South Wales plead for such privileges on this ground,—aground which would have exposed him in every colony in America, during the continuance of transportation to that country, to utter derision? Why, just because society has been permitted by the British government to grow up to comparative maturity in the Australian colonies, without a sufficient infusion of virtuous freemen to give it a proper tone.
In fact, the very circumstance of a man's standing forward in any country to claim certain political privileges, on the ground of his being an emancipated convict, is a presumptive proof of his not being really reformed; for the really reformed character would naturally seek the shade and court obscurity. The extensive prevalence of such claims and feelings in any country is, moreover, a presumptive proof of the utter inefficacy of transportation to that country, under the system of management out of which such a state of things has arisen, as a means of preventing crime or of reforming criminals. Nay, the very existence of any community of recent British origin, and situated within the limits of the British empire, in which such feelings can be entertained, and such claims preferred, is a positive opprobrium to the British government for the last forty years.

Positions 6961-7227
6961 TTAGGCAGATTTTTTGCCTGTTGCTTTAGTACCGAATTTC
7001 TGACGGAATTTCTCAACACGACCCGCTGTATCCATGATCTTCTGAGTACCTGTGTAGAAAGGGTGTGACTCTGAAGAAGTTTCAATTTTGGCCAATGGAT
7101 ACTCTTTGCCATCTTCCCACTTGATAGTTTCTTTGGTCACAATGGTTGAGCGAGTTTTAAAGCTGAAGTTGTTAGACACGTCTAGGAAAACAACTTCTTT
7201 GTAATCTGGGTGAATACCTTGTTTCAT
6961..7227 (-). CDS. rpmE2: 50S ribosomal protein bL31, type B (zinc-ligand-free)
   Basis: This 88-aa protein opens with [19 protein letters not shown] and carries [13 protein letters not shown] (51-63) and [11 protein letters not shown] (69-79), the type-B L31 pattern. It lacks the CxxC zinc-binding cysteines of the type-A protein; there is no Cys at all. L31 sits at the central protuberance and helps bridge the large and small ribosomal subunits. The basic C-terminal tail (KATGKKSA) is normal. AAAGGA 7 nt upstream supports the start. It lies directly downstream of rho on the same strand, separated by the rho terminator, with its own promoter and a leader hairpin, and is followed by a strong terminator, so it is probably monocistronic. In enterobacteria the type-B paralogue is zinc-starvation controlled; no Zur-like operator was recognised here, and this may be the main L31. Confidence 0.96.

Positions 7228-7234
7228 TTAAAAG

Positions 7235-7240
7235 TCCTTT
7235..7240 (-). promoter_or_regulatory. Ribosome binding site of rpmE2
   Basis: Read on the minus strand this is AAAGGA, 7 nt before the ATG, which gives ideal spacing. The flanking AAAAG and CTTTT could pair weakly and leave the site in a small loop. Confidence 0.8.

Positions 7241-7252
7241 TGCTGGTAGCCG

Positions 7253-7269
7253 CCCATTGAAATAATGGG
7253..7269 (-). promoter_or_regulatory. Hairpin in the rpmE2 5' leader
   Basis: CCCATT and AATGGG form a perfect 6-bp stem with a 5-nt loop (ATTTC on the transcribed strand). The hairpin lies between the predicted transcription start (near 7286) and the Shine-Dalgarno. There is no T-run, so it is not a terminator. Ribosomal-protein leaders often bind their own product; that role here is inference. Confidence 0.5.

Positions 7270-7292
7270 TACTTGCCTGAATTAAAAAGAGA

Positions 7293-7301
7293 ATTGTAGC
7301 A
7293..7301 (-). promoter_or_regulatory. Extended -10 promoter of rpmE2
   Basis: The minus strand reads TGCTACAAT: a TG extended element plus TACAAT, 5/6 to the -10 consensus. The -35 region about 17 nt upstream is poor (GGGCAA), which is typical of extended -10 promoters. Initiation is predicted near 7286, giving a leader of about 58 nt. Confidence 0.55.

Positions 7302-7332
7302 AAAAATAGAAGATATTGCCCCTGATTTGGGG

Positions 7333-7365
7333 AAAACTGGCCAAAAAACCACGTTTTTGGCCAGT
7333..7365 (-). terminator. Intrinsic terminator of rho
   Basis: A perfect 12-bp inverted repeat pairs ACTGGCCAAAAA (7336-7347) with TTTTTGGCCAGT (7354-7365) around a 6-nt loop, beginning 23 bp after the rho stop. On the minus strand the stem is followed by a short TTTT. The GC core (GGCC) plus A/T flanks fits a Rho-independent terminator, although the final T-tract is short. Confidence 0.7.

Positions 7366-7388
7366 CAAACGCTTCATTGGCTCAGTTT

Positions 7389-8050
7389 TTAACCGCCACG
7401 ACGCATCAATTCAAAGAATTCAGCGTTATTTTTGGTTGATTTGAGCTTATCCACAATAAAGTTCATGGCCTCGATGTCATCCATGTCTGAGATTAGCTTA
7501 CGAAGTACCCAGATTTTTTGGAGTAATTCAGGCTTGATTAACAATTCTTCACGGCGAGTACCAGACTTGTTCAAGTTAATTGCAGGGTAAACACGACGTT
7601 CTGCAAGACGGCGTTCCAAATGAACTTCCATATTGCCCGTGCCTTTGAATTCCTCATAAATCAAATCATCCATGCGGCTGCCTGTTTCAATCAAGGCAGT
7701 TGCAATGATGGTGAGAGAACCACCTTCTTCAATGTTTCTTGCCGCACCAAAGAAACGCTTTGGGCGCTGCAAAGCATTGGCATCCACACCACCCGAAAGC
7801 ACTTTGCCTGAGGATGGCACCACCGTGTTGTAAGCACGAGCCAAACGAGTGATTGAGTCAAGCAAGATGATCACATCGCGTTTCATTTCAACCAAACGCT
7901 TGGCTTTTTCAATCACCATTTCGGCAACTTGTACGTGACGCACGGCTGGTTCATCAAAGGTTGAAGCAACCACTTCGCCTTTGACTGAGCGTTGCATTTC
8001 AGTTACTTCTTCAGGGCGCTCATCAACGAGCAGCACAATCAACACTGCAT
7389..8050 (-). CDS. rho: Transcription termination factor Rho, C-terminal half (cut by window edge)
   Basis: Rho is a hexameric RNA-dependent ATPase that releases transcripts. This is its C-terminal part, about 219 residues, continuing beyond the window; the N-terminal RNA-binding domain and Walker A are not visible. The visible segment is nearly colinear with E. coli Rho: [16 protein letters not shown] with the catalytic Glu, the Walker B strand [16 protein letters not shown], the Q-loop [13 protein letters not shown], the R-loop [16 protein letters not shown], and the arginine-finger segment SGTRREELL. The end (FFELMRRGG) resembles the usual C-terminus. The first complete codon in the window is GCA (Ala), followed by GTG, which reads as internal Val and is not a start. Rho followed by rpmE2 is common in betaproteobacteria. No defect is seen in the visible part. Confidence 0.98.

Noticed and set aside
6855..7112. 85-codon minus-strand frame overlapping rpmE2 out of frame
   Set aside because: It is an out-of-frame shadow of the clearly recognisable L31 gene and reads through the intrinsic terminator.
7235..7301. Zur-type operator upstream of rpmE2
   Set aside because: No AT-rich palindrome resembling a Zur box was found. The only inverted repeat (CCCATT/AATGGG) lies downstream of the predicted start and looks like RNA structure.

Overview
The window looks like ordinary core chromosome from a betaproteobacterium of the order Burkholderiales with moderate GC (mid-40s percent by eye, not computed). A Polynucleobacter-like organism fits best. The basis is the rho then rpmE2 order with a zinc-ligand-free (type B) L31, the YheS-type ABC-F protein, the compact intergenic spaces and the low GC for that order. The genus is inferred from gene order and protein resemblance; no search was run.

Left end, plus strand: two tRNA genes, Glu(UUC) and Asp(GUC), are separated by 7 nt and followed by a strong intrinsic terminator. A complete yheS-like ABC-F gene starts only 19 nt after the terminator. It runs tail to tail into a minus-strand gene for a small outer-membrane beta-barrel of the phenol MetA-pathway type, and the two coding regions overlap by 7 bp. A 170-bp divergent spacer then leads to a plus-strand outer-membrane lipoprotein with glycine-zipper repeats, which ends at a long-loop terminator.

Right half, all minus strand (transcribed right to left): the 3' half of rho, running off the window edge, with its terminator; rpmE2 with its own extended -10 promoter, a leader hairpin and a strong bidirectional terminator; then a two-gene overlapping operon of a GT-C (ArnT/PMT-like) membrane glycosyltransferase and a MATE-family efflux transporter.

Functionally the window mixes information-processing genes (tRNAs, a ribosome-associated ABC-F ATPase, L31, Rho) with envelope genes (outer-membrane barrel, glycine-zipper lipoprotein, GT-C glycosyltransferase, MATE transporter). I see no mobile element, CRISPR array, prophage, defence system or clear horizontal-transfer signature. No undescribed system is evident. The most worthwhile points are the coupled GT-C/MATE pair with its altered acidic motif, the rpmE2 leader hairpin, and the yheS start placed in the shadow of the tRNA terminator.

As the colony of New South Wales, however,